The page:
Most lawyers love to read (it’s a terrible profession to go into if you don’t), but it can be a struggle to carve the time out of your busy schedule to read for pleasure. If your New Year’s resolution is to read more - or if you are looking for a last minute gift for a lawyer in your life - then you need a reading list. To put this list together we polled our faculty to find out what they read in 2019 that they would recommend for all attorneys, law-related or not. Some interesting data emerged from the responses: for example, only one-quarter of the faculty recommended novels, instead gravitating mostly towards non-fiction. And while very few of the featured titles relate directly to the law, almost everyone who responded said these books had an impact on their practice.
So for lawyers looking for their next great read, we present 20 Books to Read in 2020:
All the Light We Cannot See, by Anthony Doerr. Set during World War Two, this Pulitzer Prize-winning novel follows a blind French girl and an orphaned German boy with a genius for fixing things. Rachel Robinson says it is “beautifully written and a compelling and intriguing story with very interesting characters.”
City on Fire, by Garth Risk Hallberg. Named one of the best books of the year in 2016, this mystery novel set during the 1976 New York blackout features a cast of characters from every walk of life, and the detective tracking them all to solve a murder. Geoffrey Mort recommends “this superbly written novel that, among other things, is a riveting portrayal of New York City in the late 70s.”
Daisy Jones & the Six, by Taylor Jenkins Reid. Bruce Cheriff says this documentary-style novel is “so well done that at first I thought it was a true story - I only found out it was fiction when I googled the band.”
Fatal Features, by Lyndee Walker. Amy Goldsmith recommends anything by LynDee Walker, a southern crime reporter turned novelist (“the crime fiction is realistic and her writing is excellent”), but you can get started with Fatal Features, which is set in an abandoned Renaissance fairground and available as a free download.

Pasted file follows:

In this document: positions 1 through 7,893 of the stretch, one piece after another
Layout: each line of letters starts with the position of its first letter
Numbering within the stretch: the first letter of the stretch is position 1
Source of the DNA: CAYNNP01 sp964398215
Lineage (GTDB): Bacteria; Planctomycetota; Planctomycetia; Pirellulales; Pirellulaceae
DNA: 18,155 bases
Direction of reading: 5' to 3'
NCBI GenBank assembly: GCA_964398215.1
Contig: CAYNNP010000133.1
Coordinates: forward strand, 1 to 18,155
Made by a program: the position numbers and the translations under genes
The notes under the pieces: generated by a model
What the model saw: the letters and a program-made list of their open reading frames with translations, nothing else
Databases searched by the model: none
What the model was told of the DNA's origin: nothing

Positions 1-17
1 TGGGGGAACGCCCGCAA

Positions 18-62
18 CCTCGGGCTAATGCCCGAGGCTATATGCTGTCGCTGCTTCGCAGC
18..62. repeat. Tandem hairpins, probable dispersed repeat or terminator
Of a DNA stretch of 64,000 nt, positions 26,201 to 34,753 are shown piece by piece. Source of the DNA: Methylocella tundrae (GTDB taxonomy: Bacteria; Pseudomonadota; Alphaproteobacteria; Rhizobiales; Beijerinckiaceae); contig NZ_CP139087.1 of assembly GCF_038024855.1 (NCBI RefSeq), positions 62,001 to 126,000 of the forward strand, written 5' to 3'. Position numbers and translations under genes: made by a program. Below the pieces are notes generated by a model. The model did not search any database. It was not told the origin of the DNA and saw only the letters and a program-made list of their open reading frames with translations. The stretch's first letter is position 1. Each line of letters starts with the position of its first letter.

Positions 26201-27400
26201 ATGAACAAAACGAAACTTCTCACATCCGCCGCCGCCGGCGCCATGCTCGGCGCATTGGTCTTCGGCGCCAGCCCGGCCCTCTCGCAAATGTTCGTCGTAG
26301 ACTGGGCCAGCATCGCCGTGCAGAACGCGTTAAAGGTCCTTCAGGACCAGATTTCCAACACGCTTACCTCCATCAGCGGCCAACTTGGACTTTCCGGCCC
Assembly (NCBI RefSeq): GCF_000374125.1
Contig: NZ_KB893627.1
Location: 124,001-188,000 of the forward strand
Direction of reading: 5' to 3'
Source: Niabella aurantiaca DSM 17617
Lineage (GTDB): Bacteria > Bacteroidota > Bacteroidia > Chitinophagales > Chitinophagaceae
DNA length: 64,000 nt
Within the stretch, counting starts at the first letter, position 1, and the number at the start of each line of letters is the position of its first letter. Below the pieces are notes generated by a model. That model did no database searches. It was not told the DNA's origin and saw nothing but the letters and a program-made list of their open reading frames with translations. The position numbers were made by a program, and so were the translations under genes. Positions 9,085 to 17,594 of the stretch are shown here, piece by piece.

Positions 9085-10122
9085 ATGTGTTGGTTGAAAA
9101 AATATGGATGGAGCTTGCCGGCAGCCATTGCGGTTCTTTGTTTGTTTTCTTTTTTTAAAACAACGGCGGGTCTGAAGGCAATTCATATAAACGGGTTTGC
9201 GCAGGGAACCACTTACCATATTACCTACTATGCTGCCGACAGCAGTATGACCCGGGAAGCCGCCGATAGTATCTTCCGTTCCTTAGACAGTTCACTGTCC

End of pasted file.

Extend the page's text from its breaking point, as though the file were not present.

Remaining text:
The Name of the Wind, by Patrick Rothfuss. Avi Kelin predicts that this series is “the next Game of Thrones, so read the books now before the movie and TV show debut.” But fair warning for frustrated fans - more than eight years have elapsed and the third book still has not been released.
The Alter-Ego Effect, by Todd Hermann. Most attorneys know intellectually that they are accomplished and competent. But sometimes there is that nagging feeling that suggests otherwise. Francine Tone recommends this book to help attorneys find out “how to show up as your most effective, best self even when you feel less than fully confident.”
How to Work a Room, by Susan RoAne. Every day is full of many face to face and online interactions, which can be stressful and unpleasant. Fran Griesing recommends this book to “address the challenges of today’s interactions and provide valuable proven strategies to effectively communicate in multiple settings.”
Leaders: Myth & Reality, by General Stanley McChrystal. Christopher Kende recommends this for its “great insight on the concept of leadership and extremely fascinating biographies of many past historical leaders, including Robert E Lee, Harriett Tubman, Martin Luther, Martin Luther King Jr., Albert Einstein, Leonard Bernstein, Robespierre and more.” A must-read for anyone looking to develop leadership potential in themselves or others.
The Second Greatest American, by Daniel Kornstein. Another faculty read, this biography presents a new view of Justice Oliver Wendell Holmes, exploring the impact of his military service in the Civil War on his judicial views.
Spiritual Atheist: A Quest To Unite Science and Wisdom into a Radical New Life Philosophy to Thrive in the Digital Age, by Nick Seneca Jankel. Wylie Stecklow raves “this book is one I continue to keep on my nightstand. The author is also a leadership speaker and delves into understanding our place in the universe outside of religious parameters. As a busy federal litigator in a solo practice, I am often at my wits end with deadlines. This book helps me take a step back and exhale, appreciate my place in the world, and not get overwhelmed - all very helpful tools to keep my feet squarely planted on the ground while trying to shoulder the stress and problems for all of my clients.”
Stamped from the Beginning, by Ibram X. Kendi. Darius Davenport recommends this extensively researched narrative into race and racist ideology in America, which “provides additional historical context to the foundations of traditional American values that still impact us today.”